The new system will identify what equipment needs replacing and automatically 'discover' all equipment attached to the network and provide detailed reports of installed software and system utilisation levels.
"We hope to use it to forecast future capacity requirements and make budget projections," Rogers adds.
But asset management is more than just knowing what resources are in place within an organisation - it is also about knowing how those resources are being used.
For Howard Malyon, IT manager at Australian transportation company Grace Removals, his Unicentre asset management application from Computer Associates uncovered an interesting phenomenon in some of the company's 35 branches.
"We noticed we were having network performance issues in some of our locations," he says. "We could not understand why the traffic levels were increasing when we were not changing our applications or workloads."
By querying the system, Malyon discovered a growing number of staff had downloaded Real Player software and were listening to streaming radio broadcasts through their desktop PCs while working.
"We wouldn't have had any way of figuring this out before. It was simply a matter of removing the software and the problem was solved." Staff members are now encouraged to listen to traditional radios instead.
While it helps to overcome problems such as these, Malyon acknowledges it can be difficult to accurately measure the return on investment delivered by asset management software.
"I agree that it's hard to quantify an accurate ROI number, but it's also fair to say that we would need a higher head count to do the same thing manually. This factor alone is more than enough to justify the cost."
He points to other tasks such as quickly identifying which PCs are capable of running new versions of applications and which will need to be replaced. The tool also helps in ensuring software and security patches are regularly updated.
For other organisations, the biggest advantage gleaned from using asset management systems is the ability they bring to streamline the implementation of software upgrades.
With thousands of staff spread across multiple locations, rolling out a new operating system can prove to be a painful and extremely costly task. Ian McBride, chief information officer at accounting firm KPMG, is acutely aware of just how painful it can be.
"We have a big deployment of Windows XP coming up," he says. "The cost of doing this, when compared with what it cost the last time we upgraded our operating environment, will more than cover the purchase price of the asset management software. My gut feel is that we will have had a return on investment in less than 12 months."
McBride says it's now no longer a case of having 40 to 50 people "running around the countryside for six to eight weeks" upgrading individual machines. Rather, users will simply connect to the corporate network, leave their PC on overnight, and the upgrade will occur automatically.
"Globally, this has put us ahead of the game," he says. "Within the company, there is a big need to manage this deployment issue and this is the stuff that's needed to do it."
For KPMG, implementing an asset management application from ManageSoft has also helped in the area of corporate governance. "I have to sign off yearly to confirm that I have satisfactory controls over software management and licensing in place, and this application allows me to do that. Previously, I probably signed it and crossed my fingers a bit," he admits.
The other main area in which many companies find they gain considerable advantages from the introduction of asset management software is the accurate monitoring of licensing compliance. Software vendors take a dim view of companies with insufficient licences to cover all users and criminal penalties can be swiftly applied should evidence of non-compliance emerge.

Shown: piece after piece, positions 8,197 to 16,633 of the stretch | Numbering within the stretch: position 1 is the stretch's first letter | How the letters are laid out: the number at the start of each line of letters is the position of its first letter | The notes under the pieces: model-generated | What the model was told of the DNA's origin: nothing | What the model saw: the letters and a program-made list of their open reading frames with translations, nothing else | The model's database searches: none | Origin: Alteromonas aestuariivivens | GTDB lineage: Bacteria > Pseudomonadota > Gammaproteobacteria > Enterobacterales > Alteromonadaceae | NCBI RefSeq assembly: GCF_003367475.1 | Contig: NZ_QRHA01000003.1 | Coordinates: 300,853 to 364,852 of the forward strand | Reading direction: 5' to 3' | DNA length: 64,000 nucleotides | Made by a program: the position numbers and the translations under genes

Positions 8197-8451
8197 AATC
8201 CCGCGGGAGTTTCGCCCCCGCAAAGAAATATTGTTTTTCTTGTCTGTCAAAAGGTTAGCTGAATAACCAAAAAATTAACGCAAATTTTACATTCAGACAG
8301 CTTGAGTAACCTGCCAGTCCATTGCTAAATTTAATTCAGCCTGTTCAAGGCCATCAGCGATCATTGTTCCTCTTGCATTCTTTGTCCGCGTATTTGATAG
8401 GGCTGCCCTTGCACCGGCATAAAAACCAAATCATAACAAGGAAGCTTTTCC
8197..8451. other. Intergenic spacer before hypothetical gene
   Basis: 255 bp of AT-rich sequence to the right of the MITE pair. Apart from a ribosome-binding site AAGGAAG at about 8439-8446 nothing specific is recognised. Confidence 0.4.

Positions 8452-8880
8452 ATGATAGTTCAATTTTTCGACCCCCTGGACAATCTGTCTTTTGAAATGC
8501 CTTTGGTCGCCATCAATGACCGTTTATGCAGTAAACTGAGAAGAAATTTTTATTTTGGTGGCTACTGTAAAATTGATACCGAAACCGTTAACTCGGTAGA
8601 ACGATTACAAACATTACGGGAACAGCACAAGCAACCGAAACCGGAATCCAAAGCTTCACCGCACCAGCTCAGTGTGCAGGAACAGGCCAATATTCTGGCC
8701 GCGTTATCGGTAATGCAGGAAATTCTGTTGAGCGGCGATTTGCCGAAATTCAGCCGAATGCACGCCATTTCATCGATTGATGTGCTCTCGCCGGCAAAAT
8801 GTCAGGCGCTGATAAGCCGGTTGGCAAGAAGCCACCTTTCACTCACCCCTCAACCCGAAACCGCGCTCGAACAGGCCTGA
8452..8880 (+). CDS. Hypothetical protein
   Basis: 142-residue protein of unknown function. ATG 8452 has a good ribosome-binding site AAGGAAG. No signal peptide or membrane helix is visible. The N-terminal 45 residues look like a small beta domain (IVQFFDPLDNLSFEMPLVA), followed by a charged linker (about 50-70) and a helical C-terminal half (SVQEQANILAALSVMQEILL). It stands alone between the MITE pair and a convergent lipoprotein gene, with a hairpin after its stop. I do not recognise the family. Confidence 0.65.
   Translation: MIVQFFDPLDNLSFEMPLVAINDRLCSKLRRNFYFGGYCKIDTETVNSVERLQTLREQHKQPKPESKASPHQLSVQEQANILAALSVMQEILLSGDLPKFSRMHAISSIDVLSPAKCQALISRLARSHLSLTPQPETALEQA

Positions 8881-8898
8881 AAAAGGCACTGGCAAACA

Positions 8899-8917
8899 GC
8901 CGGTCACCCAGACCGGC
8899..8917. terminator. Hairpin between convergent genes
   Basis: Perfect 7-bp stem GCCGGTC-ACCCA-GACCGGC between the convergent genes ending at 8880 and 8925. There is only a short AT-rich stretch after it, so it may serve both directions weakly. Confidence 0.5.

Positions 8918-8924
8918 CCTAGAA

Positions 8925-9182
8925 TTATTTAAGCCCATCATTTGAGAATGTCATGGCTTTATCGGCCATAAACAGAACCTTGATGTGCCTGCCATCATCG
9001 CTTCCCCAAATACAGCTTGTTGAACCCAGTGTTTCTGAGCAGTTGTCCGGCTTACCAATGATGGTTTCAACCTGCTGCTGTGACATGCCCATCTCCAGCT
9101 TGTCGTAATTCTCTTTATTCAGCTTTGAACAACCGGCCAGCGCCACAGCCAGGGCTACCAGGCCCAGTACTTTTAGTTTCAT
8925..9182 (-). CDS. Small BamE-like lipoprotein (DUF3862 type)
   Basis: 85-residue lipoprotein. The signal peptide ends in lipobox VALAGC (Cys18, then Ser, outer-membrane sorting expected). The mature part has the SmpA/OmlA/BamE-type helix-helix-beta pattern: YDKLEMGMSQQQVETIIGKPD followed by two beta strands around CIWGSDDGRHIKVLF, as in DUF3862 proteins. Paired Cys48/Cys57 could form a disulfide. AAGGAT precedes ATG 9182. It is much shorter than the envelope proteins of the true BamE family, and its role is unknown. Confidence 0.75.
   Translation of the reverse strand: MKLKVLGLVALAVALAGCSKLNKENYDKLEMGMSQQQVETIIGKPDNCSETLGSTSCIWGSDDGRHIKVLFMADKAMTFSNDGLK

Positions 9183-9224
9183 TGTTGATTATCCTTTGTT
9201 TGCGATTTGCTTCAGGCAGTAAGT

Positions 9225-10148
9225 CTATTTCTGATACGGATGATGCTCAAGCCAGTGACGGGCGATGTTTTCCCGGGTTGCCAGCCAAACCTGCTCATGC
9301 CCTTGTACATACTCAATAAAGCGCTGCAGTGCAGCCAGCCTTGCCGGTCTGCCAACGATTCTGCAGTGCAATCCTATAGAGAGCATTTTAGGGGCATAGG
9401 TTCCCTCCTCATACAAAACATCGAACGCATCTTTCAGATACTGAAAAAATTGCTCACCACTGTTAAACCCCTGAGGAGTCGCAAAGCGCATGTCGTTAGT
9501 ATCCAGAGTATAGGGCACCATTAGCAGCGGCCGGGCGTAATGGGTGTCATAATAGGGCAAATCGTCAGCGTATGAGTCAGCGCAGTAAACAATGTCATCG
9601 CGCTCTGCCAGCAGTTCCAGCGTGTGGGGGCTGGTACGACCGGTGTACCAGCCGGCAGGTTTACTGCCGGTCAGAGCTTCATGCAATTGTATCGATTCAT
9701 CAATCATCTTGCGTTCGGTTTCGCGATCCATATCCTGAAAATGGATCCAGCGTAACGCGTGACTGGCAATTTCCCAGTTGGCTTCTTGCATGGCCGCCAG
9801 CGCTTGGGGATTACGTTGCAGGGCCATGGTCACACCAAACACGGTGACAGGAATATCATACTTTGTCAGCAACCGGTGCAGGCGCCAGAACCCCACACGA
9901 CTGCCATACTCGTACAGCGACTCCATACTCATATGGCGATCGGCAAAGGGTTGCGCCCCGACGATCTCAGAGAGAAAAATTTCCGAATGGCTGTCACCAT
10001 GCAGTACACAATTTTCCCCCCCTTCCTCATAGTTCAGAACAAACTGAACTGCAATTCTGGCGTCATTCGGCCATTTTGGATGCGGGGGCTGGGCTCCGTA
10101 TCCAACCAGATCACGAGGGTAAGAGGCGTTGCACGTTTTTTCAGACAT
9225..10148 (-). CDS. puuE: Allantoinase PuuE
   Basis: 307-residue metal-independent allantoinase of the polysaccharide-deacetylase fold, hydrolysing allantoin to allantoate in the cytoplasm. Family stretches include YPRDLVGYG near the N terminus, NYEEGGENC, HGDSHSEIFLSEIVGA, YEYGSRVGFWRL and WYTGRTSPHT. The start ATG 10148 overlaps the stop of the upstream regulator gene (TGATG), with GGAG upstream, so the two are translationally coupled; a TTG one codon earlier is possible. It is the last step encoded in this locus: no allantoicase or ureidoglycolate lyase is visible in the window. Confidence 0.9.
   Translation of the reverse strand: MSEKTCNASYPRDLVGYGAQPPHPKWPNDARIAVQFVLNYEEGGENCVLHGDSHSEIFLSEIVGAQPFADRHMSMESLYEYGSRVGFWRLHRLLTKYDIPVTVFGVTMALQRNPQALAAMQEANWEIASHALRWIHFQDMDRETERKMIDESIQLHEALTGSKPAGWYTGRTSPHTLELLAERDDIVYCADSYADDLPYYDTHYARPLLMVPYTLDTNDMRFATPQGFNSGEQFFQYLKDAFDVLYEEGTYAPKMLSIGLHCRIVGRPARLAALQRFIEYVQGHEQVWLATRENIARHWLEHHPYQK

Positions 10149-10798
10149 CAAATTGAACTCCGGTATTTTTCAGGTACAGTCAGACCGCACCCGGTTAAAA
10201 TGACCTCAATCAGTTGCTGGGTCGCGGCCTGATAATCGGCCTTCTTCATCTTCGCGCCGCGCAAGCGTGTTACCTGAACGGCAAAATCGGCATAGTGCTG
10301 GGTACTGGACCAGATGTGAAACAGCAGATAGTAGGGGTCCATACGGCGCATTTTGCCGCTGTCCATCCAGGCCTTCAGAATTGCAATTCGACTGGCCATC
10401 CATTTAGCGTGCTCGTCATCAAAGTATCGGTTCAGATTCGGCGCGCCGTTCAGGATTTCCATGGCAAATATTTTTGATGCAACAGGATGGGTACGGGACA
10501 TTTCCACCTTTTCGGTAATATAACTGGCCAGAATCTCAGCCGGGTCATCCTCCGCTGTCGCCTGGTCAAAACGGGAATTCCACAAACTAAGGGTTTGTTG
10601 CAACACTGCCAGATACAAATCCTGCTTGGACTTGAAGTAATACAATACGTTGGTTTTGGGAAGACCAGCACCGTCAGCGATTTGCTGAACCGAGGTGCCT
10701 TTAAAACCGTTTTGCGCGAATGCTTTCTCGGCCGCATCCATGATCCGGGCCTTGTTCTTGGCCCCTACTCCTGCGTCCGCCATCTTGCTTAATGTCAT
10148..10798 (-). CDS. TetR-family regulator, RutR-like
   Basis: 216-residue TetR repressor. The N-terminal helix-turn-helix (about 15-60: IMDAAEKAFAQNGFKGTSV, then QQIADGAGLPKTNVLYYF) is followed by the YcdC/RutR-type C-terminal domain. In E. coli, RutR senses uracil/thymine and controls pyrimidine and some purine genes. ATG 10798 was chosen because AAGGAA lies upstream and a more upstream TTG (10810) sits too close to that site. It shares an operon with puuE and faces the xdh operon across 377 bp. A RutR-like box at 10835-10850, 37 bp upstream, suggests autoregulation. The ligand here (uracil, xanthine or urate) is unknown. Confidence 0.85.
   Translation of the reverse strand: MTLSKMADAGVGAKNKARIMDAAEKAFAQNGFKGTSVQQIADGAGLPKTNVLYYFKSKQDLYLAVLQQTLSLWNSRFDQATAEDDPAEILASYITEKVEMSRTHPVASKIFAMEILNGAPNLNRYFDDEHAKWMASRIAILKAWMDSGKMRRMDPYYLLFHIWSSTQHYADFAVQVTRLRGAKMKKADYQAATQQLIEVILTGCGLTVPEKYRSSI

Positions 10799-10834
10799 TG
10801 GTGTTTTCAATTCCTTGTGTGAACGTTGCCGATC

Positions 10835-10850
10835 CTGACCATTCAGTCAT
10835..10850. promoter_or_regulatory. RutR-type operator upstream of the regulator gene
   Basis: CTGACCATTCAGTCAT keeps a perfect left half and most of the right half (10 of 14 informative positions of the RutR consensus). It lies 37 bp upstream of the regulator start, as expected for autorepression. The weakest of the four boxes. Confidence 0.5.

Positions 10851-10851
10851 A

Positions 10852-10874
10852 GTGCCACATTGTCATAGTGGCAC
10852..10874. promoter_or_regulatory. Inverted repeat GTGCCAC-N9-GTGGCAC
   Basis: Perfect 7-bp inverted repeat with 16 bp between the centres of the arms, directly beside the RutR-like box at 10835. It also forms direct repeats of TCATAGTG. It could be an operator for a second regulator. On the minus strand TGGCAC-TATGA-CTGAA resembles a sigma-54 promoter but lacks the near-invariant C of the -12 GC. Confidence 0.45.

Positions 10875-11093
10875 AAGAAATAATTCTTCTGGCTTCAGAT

At Fujitsu in Australia, the challenge is particularly acute because the company is responsible not only for its own licensing, but also for that of more than 40 large clients.
Fujitsu Australia infrastructure services development manager Stef Karagiannis says the company's Remedy software suite tracks more than 18,000 assets, including licensing details for all software under management.
"All licence details are held in the system and we know what people have installed on their PCs," he says. "It streamlines the whole compliance process for us."
Karagiannis also believes there is a clear difference between asset tracking and true asset management. By using tools properly, companies can extract considerably more value from their investments in the technology than just knowing where assets are located and whether their licences are in place.
"Discovery tools will do the tracking nicely but you can also track factors such as depreciation, contract management and other things automatically. The advantages to be gained from doing this can be quite significant," he says.
Tony Silva, head of information technology at the Australian Broadcasting Corporation (ABC) agrees, saying asset management software has helped his organisation streamline its entire IT equipment procurement process.
Everything from notebook computers to PDAs and networking kits are tracked by Peregrine's AssetCentre application from the moment of order to when it is no longer needed. Such tracking became more important when the ABC moved from using wholly owned desktops to leased equipment.
Silva says plans are in place to extend the system's capabilities to allow tracking of installed software and this should be completed within the next six months.
"We know that, as long as we get our ordering information right, those details flow through the system and are available forever," he says.
How enterprises are extracting more value from their technology investments through asset management software.
Why asset management is critical in meeting growing compliance requirements.
What benefits outside IT are being harnessed by enterprises deploying asset management tools.